Madaba is one of Jordan’s most important Christian sites and the home of the “Geographical Madaba Mosaic Map on Syria, Palestine and Egypt.”
The Map, made from thousands of carved tessarea (small mosaic squares), is better known simply as the Madaba Map and is one of Jordan’s most exquisite Christian treasures representing a period of Byzantine influence in the region. According to writer and member of the 1965 Madaba Map restoration team, Herbert Donner, it was created in the sixth century, most probably during the reign of Emperor Justinian (527-565 C.E.). The late Israeli archaeologist, Professor Michael Avi Yonah was more precise, dating it to (565-560 C.E.).
Madaba has a long history dating to the Early Bronze Age (c 3100 B.C.E.) and is mentioned a number of times in the Old Testament where it was known as Medeba. For example a passage in Numbers 21:30, which discusses the Israelite conquest of Amorite cities, ends with these poetic lines:
“But now their descendants are destroyed,
All the way from Heshbon to Dibon,
From Nashim to Nophah, near Medeba.”
Roman Province of Arabia
In 106 C.E. Madaba became part of the growing Roman province of Arabia and developed much like other small provincial towns in the region. Over the following century, Christianity became an important part of many people’s lives in Madaba, however the subsequent well-documented persecution of Christians by Roman emperor Diocletian (284-305 C.E.) forced many to flee.
By the early fourth century the Roman Empire had split in two with the eastern provinces becoming the Byzantine Empire. During the Byzantine period, Madaba was one of four cities: Heshbon, Philadelphia (modern Amman) and Jerash, which became part of the province of Palaestina.
The Madaba Map, which lay unseen for many years, was ‘re-discovered’ in 1880 although it was some years later that its significance was understood. What now remains of the Map covers the floor of the Greek Orthodox Church of St George, which was built in 1896 over a much earlier Byzantine church. The Map originally depicted an area extending from the Egyptian delta in the south to the Levantine coast (modern Lebanon) to the north. It included the Jordan River and its course to the Dead Sea. Sadly because the architect failed to appreciate the value of the Map, much of it was destroyed during the construction of the new church.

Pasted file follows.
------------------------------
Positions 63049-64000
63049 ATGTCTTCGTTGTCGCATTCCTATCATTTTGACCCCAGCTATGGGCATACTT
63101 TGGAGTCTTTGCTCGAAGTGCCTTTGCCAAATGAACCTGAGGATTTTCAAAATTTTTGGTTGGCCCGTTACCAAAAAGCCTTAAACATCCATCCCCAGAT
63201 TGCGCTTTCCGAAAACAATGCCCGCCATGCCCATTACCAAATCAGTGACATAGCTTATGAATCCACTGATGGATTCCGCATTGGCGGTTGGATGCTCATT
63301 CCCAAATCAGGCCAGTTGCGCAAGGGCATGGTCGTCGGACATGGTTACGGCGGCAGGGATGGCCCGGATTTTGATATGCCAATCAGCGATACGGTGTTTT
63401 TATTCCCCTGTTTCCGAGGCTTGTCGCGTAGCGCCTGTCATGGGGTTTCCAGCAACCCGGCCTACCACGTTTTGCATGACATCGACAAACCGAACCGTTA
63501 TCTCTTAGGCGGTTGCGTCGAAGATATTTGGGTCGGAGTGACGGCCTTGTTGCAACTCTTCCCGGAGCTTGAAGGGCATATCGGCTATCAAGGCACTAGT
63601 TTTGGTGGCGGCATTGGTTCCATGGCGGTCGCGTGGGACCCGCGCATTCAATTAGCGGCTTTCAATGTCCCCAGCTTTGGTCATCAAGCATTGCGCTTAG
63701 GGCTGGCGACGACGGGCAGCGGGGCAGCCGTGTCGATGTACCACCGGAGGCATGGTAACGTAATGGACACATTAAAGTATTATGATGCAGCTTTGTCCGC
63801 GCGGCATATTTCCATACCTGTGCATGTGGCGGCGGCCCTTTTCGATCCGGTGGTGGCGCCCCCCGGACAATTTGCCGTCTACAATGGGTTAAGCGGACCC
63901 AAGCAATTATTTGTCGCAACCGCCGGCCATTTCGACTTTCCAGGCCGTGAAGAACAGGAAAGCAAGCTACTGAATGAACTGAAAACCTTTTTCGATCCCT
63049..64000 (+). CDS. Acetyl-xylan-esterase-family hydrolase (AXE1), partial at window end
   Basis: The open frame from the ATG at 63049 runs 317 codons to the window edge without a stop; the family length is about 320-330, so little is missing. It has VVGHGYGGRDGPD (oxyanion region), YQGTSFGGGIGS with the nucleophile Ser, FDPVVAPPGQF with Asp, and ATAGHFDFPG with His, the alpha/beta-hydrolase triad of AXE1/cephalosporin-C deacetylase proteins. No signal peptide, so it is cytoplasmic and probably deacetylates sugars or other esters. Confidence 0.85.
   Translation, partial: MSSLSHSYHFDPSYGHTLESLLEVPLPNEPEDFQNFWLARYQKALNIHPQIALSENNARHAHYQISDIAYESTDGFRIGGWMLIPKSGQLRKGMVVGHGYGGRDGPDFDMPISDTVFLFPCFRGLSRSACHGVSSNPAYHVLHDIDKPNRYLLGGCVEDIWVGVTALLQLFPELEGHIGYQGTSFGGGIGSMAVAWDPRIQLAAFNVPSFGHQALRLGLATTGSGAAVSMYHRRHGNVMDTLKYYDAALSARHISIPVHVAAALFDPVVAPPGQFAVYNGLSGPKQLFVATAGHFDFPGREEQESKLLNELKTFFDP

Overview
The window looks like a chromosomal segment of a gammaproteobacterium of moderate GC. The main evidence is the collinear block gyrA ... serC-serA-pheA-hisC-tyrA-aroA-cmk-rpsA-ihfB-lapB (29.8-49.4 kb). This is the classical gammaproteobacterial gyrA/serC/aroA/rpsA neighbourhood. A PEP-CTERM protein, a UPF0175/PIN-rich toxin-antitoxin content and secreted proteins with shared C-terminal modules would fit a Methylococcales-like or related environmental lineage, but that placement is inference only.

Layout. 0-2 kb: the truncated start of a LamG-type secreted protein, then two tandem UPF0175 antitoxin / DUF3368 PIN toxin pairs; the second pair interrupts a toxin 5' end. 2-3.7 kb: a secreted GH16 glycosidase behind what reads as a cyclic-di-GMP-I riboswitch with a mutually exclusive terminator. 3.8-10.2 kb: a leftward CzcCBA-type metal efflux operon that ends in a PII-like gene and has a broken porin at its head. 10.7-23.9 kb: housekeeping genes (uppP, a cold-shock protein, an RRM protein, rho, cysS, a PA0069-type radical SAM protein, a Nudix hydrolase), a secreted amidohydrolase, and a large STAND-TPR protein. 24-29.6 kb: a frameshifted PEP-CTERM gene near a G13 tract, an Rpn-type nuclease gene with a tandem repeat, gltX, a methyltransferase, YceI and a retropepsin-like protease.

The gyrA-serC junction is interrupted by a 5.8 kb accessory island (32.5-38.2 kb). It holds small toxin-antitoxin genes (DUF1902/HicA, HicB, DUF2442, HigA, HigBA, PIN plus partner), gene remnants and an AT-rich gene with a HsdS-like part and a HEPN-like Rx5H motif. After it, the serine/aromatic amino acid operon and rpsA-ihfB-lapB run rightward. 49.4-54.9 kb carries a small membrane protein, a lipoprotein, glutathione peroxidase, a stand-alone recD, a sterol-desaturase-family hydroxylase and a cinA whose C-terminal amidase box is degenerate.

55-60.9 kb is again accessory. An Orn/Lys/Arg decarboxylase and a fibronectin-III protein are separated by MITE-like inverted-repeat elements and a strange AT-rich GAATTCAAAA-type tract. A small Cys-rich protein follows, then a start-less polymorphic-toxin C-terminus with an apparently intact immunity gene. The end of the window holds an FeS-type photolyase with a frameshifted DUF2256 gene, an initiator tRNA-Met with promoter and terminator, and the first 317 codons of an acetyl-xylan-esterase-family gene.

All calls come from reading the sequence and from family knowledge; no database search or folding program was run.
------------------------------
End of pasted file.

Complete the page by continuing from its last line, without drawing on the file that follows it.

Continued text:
Herbert Donner argues that the Madaba Map is not just a collection of pretty pictures with inscriptions to illustrate the Holy Bible; it is in fact a real geographical and topographical map. He says it is, “Cartographically correct to a considerable degree and is not only the oldest but also the most exact map of Palestine before modern cartography…”
The fact that the map has Jerusalem at its centre, a point picked up by historian Aharon Yaffe, has fueled considerable debate among scholars. Yaffe said, “When Christianity was adopted as the religion of the Byzantine Empire, the ecclesiastical division of the government was adapted to suit its administrative division.” In essence this meant that each division had its own bishop and archbishop who in turn had allegiance to either the Patriarch of Jerusalem or the Patriarch of Antioch (modern Turkey).
The authorities in Antioch therefore dominated Madaba’s affairs and for their mosaic map to show Jerusalem at the centre was surprising. Yaffe said it was “amazing that the church maintained such a close relationship with Eretz Israel and Jerusalem.”
Jerusalem’s importance to the mapmakers has allowed modern historians a greater understanding of the layout of the city in the sixth century, for it clearly depicts its walls, towers, gates, streets and major public buildings.
- Donner H, The Mosaic Map of Madaba: an introductory guide, Pharos Publishing House (Palaestina antiqua), 1992 (Google Books)
- Yaffe, A, The Map of Madaba, Israel Ministry of Foreign Affairs, 7 January 1999
- Good News Bible, Numbers 21:30